Ricardo Matosinhos
Blues for Marco Op.85a
für Horn Solo
Verlag: AvA Musical EditionsStil: ModerneAusgabe: NotenArt-Nr.: A2827 / AVA232961 Level: (3-4)     

This piece was composed for Marco Peciarolo, the winner of the #MatosinhosChallenge organized in May 2020.
It was written for a Tenor Wagner Tuba in Bm, with an optional adaptation for a horn in F. These instruments
possess distinct characteristics, necessitating octave variations (ossias) for notes in the lower range of the horn,
that are possible to play on the horn, but more demanding than on a wagner tuba. Additionally, some vocal
parts involving multiphonics are optional, depending on the player's vocal range. If certain vocal elements do
not align with the player's vocal range, they can be adjusted or omitted. To maintain the blues atmosphere throughout the piece, the player can select specific notes to create different
effects. For instance, the sub-tone sound, a technique frequently employed in jazz, can be achieved by slightly
opening the lip aperture to produce an airy sound while maintaining the same pitch. Other techniques, such as
breath attacks, accents resulting from the abrupt opening of the embouchure, and falls, can also be utilized, with
a constant emphasis on musical expression.
In measure 10, the intention is to ornament using the overtones above while maintaining the same fingering
without focusing on the sound. Furthermore, to ensure a seamless performance consistent with the blues style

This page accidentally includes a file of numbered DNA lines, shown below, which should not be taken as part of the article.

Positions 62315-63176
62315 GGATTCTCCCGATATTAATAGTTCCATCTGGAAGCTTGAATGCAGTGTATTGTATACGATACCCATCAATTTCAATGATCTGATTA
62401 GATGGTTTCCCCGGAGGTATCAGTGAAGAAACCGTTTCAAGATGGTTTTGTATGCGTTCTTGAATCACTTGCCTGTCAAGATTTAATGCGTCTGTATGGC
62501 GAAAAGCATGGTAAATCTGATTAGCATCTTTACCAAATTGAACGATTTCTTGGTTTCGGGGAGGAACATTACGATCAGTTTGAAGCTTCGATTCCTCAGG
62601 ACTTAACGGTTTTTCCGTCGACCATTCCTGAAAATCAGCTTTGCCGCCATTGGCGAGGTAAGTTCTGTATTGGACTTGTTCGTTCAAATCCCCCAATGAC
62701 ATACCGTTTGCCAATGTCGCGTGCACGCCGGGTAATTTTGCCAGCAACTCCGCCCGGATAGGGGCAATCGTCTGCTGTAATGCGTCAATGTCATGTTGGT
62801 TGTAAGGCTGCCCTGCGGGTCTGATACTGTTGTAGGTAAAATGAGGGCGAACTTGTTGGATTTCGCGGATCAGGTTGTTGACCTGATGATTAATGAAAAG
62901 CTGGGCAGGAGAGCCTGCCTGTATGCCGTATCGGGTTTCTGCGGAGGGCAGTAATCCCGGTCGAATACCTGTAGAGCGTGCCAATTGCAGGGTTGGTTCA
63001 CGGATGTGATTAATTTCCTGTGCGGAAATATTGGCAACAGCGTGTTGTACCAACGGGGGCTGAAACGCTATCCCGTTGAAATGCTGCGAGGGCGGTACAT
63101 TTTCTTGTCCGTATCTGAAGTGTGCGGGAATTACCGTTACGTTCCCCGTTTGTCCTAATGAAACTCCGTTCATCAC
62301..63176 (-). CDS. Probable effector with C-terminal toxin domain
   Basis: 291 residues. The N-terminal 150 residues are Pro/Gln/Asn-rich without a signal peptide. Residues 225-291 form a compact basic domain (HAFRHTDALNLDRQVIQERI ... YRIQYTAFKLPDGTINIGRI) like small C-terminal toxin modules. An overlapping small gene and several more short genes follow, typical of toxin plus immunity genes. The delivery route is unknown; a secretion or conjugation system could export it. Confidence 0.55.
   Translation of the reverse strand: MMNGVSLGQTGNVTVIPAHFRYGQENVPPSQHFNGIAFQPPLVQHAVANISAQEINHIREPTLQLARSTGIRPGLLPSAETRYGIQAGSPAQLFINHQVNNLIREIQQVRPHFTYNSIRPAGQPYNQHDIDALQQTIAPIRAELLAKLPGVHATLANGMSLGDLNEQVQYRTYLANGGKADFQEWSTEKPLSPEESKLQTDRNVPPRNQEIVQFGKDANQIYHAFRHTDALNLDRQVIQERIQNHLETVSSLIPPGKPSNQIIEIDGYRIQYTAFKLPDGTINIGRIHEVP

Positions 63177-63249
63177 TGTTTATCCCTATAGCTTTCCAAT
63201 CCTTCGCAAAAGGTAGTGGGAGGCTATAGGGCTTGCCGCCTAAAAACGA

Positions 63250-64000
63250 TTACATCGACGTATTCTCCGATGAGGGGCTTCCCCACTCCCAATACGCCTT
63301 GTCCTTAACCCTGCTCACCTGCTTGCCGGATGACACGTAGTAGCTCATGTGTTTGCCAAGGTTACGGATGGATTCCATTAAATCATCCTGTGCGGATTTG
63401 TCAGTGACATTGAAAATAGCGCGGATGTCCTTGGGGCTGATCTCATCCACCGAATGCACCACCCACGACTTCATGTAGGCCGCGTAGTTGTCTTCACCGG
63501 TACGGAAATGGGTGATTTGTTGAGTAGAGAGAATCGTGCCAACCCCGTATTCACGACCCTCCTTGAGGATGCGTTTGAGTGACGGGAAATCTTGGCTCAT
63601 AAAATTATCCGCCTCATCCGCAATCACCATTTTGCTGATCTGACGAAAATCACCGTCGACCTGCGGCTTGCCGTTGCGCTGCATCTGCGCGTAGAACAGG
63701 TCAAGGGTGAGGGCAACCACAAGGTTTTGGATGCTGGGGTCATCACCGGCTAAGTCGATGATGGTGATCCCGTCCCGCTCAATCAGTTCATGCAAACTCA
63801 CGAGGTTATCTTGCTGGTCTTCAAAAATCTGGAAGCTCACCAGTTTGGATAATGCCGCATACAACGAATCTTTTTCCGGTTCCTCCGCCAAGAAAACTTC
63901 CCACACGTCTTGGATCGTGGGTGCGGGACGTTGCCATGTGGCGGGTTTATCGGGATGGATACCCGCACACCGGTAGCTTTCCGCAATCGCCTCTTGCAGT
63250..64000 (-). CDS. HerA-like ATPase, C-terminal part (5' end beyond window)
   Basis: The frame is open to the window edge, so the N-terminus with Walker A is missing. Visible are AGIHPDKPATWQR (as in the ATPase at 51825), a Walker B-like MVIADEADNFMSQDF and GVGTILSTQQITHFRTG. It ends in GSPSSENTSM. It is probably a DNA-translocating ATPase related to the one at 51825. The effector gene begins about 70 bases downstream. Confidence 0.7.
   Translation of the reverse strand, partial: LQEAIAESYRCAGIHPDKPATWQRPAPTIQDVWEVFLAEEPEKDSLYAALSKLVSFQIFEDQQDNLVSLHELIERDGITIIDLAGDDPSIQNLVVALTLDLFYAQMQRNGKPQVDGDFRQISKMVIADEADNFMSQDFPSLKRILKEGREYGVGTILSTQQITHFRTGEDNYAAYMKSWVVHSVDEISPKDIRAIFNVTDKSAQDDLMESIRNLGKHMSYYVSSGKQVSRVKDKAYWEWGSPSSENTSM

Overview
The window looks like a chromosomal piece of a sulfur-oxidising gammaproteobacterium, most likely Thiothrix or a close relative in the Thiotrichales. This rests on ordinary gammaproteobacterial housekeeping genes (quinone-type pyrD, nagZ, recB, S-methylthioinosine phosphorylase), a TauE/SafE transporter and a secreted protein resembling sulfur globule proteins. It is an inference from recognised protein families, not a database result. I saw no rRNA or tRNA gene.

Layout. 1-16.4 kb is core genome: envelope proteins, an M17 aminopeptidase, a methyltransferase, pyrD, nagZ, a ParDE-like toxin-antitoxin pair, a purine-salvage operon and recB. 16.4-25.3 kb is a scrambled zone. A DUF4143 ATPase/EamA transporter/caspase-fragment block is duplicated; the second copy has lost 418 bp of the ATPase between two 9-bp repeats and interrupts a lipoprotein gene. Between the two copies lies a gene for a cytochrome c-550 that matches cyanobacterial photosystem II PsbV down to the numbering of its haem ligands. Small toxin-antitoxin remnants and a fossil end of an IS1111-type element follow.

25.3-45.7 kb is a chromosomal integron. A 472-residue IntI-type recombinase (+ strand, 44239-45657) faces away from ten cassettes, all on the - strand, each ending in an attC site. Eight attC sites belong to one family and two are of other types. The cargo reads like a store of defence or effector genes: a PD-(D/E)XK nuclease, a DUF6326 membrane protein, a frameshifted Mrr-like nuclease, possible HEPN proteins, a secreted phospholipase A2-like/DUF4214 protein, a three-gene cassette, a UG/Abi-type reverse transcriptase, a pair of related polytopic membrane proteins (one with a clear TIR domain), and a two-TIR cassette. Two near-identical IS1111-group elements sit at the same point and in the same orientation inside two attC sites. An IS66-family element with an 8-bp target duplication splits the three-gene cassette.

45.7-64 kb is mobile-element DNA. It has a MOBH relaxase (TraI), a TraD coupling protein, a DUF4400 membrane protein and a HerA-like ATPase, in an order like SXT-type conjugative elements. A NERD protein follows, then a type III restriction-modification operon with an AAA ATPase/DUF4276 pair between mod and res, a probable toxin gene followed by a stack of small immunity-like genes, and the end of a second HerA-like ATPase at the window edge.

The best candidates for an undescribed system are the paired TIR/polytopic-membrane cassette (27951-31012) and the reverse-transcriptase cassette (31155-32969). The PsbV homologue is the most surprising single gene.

and to avoid disruptions caused by rapid finger movement, some fingering suggestions are provided. For
example, at the beginning of the piece, C#-D can be played using 2"3-3, and this fingering can also be applied to
the notes G#-A. Nevertheless, certain passages require specific fingerings for articulation effects, as evident in
measures 34-35 and 42.
It's important to take note of the varying note-head positions, indicating where the right hand should be
positioned while playing this piece on a Wagner Tuba, particularly during percussive effects. In the case of the
horn, as the bell tail is distant from the mouthpiece, players should use any tube of the instrument to produce
the rhythmic effect. Alternatively, finger snaps or other methods can be used. The primary objective is to engage
and involve the listeners, encouraging them to follow along. In measure 45, for horn players, it's more effective to
perform inside the horn bell.
Towards the end of the piece, a quote from R. Strauss with a blues sensation is included, followed by an
improvisation to be sung in any octave, using notes from the F blues scale. Have fun!

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